Interestingly, in a study they conducted, Srinivasan et al., (2006) found that university students perceived simulations as “fake” and valued “’real’ experiences” over the simulated experiences they received; “with MATLAB the students don’t have a sense of partaking in what they perceive as authentic experience. They seem to need/want authenticity to be able to make the connections the experts make with the simulation” (p. 140). I found this interesting, but wonder if it has to do with the level of learning that students are engaging in. How well a simulation is accepted may also depend on what exactly is being simulated. In the case of an airline cockpit simulation, students might feel that they are missing out on the “real” experience of actually flying a plane which could tarnish their experience of that particular learning environment. In the case of a public school-aged student, I have generally had the impression that simulated learning environments were welcome additions to a classroom, as they often expose students to learning environments that would otherwise not have been available.

While I have not used either of these programs yet with my students, I would certainly hope to use them in my classroom in the future. Both provide interactive and engaging learning environments for students that I believe help students construct their own knowledge, rather than simply absorb what they are taught by a teacher or textbook. By interacting with materials and concepts in a simulated or game-based experience that provides information visualization, students are able to see the effects of their experiments, receive immediate feedback, and then re-evaluate their conceptions/hypotheses allowing them to more forward toward learning, rather than having a teacher or textbook attempt to re-explain a concept without the hands-on learning opportunity attached.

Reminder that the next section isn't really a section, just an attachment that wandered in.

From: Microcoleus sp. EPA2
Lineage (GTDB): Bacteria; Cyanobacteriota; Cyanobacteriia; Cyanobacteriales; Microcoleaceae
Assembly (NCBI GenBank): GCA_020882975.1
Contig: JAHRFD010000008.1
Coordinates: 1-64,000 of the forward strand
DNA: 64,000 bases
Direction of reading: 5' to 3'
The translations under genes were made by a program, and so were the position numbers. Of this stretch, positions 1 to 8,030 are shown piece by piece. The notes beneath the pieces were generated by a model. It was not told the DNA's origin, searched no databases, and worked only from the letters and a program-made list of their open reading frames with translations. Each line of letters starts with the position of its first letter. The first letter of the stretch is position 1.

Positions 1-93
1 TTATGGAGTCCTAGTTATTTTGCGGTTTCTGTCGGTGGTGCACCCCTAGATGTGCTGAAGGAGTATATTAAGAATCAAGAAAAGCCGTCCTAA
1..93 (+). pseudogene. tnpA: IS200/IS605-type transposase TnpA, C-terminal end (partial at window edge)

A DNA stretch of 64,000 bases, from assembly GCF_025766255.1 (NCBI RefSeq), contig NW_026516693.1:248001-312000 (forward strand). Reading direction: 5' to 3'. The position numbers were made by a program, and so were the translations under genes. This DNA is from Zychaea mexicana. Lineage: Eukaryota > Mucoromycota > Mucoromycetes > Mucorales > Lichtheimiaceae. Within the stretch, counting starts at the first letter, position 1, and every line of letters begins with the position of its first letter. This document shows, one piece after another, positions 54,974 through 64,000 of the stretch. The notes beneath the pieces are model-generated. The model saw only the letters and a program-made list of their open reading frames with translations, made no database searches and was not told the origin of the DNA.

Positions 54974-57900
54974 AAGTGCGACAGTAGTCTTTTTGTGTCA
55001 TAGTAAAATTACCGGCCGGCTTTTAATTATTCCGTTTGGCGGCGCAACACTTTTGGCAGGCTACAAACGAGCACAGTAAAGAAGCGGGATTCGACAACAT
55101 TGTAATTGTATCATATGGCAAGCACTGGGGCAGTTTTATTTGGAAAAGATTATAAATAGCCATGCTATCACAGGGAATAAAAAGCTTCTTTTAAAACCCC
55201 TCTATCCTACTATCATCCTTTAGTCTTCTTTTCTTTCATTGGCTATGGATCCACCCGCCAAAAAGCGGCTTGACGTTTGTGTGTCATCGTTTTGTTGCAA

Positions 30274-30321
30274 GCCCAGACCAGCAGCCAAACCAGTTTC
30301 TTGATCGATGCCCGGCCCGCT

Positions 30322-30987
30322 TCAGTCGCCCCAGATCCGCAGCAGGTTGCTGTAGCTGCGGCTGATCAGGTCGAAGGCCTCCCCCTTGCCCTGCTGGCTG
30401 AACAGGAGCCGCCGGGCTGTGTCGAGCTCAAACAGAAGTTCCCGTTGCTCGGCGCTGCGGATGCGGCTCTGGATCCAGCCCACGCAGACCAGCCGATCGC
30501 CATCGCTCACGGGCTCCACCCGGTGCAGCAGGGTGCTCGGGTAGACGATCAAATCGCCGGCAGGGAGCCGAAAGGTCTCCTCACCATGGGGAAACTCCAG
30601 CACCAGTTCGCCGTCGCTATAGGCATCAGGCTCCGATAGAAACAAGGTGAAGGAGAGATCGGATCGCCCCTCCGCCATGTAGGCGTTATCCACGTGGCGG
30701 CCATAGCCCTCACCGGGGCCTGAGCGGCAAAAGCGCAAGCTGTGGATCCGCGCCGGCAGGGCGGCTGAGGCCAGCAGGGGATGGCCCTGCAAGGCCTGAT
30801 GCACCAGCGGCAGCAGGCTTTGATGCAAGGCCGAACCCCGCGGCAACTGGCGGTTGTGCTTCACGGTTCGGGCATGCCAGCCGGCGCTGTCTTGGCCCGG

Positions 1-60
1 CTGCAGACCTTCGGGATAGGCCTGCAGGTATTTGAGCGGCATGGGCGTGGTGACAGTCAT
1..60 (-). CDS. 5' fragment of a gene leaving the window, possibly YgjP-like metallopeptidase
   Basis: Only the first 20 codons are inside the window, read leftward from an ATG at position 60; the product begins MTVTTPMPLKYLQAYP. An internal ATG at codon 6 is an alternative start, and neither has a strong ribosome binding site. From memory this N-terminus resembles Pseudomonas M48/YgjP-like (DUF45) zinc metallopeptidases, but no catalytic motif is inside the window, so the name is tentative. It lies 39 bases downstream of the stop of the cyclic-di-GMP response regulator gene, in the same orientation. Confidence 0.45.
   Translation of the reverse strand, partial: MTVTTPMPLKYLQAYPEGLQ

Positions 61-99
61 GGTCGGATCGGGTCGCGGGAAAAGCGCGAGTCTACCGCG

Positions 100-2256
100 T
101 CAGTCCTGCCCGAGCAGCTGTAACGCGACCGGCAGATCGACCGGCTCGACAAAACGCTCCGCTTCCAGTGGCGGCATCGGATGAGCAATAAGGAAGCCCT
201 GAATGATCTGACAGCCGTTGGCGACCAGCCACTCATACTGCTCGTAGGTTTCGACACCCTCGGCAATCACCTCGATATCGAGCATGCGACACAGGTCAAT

References:

Energy forms and changes. (n.d.). Phet Interactive Simulations, University of Colorado. Retrieved from https://phet.colorado.edu/en/simulation/legacy/energy-forms-and-changes

Finkelstein, N.D., Perkins, K.K., Adams, W., Kohl, P., & Podolefsky, N. (2005). When learning about the real world is better done virtually: A study of substituting computer simulations for laboratory equipment. Physics Education Research, 1(1), 1-8.

Srinivasan, S., Perez, L. C., Palmer, R., Brooks, D., Wilson, K., & Fowler. D. (2006). Reality versus simulation. Journal of Science Education and Technology, 15(2), 137-141.

Xiang, L., & Passmore, C. (2015). A framework for model-based inquiry through agent-based programming. Journal of Science Education and Technology, 24(2-3), 311-329.